After a fatal crash involving Snap’s speed filter, a federal appeals court says the company can be sued
This decision could play a role in future cases involving social media companies.
Social media companies like Facebook, Twitter, and Snapchat are typically protected from things that happen on their platforms, thanks to Section 230 of the Communications Decency Act.
Now, however, after a fatal car crash involving three young men in Wisconsin, a federal appeals court has said that the parents of the teens have the right to sue Snap Inc. over one of its filters embedded in Snapchat. The filter in question is called the Speed filter and will actually tell you how fast you are traveling at the time of your snap.
One of the people in the car used the filter to record the trip (the car was being driven by a 17-year-old), and NPR reports that they reach 123 MPH before running off the road and crashing into a tree. All three people in the car died due to the collision.
Parents of those involved attempted to sue Snap Inc., but the case was thrown out in district court. Now, however, a three-judge panel of the 9th U.S. Circuit Court of Appeals has declared that the parents have the right to sue.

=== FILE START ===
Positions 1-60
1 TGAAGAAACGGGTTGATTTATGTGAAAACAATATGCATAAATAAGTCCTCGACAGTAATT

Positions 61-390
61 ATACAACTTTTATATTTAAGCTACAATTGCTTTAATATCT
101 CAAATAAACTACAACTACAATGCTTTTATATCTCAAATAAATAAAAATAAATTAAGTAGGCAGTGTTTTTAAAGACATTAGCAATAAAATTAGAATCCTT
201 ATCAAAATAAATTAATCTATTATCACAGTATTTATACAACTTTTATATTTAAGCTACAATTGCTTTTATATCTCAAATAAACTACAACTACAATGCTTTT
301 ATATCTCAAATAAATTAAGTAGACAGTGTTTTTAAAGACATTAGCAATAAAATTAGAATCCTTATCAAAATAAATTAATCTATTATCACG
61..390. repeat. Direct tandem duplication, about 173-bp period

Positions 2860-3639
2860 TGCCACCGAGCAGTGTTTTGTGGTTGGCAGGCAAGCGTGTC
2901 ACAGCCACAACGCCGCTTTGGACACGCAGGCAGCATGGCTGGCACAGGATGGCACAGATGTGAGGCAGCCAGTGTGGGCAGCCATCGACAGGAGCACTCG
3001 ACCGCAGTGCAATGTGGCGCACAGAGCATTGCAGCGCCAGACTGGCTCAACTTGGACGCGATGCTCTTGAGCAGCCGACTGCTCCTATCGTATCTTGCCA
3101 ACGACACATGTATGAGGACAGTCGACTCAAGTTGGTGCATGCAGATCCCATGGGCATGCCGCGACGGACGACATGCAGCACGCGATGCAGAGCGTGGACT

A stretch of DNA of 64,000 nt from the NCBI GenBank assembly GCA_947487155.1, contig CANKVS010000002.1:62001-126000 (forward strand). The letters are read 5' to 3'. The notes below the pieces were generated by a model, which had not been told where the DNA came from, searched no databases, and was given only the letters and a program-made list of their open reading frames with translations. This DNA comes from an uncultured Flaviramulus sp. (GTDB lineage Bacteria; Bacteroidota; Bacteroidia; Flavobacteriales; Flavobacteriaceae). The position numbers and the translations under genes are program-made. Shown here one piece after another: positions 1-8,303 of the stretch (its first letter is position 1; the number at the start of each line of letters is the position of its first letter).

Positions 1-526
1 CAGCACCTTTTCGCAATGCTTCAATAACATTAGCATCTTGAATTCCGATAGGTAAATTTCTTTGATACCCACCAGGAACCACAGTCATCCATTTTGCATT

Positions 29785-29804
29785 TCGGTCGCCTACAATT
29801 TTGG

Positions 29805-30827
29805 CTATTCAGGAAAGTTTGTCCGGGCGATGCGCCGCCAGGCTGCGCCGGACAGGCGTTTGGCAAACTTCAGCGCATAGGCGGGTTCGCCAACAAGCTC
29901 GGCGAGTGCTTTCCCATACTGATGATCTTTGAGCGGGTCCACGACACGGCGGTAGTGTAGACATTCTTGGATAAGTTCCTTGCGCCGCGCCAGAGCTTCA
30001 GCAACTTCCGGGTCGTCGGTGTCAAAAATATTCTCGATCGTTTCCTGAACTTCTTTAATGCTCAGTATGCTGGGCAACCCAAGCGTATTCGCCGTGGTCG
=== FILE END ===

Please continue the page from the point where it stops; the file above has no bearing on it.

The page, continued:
What happens now is anyone’s guess. As mentioned above, Section 230 gives tech companies broad protections involving people who use their platforms. For example, if someone threatens a terrorist act on Facebook and acts on it, the social giant cannot be held responsible for it. Section 230 frees tech companies from being considered publishers and can’t be held liable for things on their platforms.
In this case, however, things aren’t so black-and-white. This is because the federal appeals court believes that the speed filter doesn’t fall under that ruling and that Snap should be held responsible “on the premise that manufacturers have a ‘duty to exercise due care in supplying products that do not present unreasonable risk of injury or harm to the public.'”
Snap does tell users when using the filter to not “Snap and drive,” and its terms of service state to “never put yourself or others in harm’s way just to capture a Snap.”
Eric Goldman, a Santa Clara University law professor who also studies technology law, tells NPR that the ruling is less about Snap being the publisher of the content that uses the Speed filter, and it’s more about providing a tool within the app that encourages dangerous behavior.
Now, the case is going back to the lower court and it is yet to be seen how this court will react to the lawsuit. It’s quite possible Snap will still win the case, but if the parents win, we might begin to see more lawsuits surrounding social platforms and the interpretation of Section 230.
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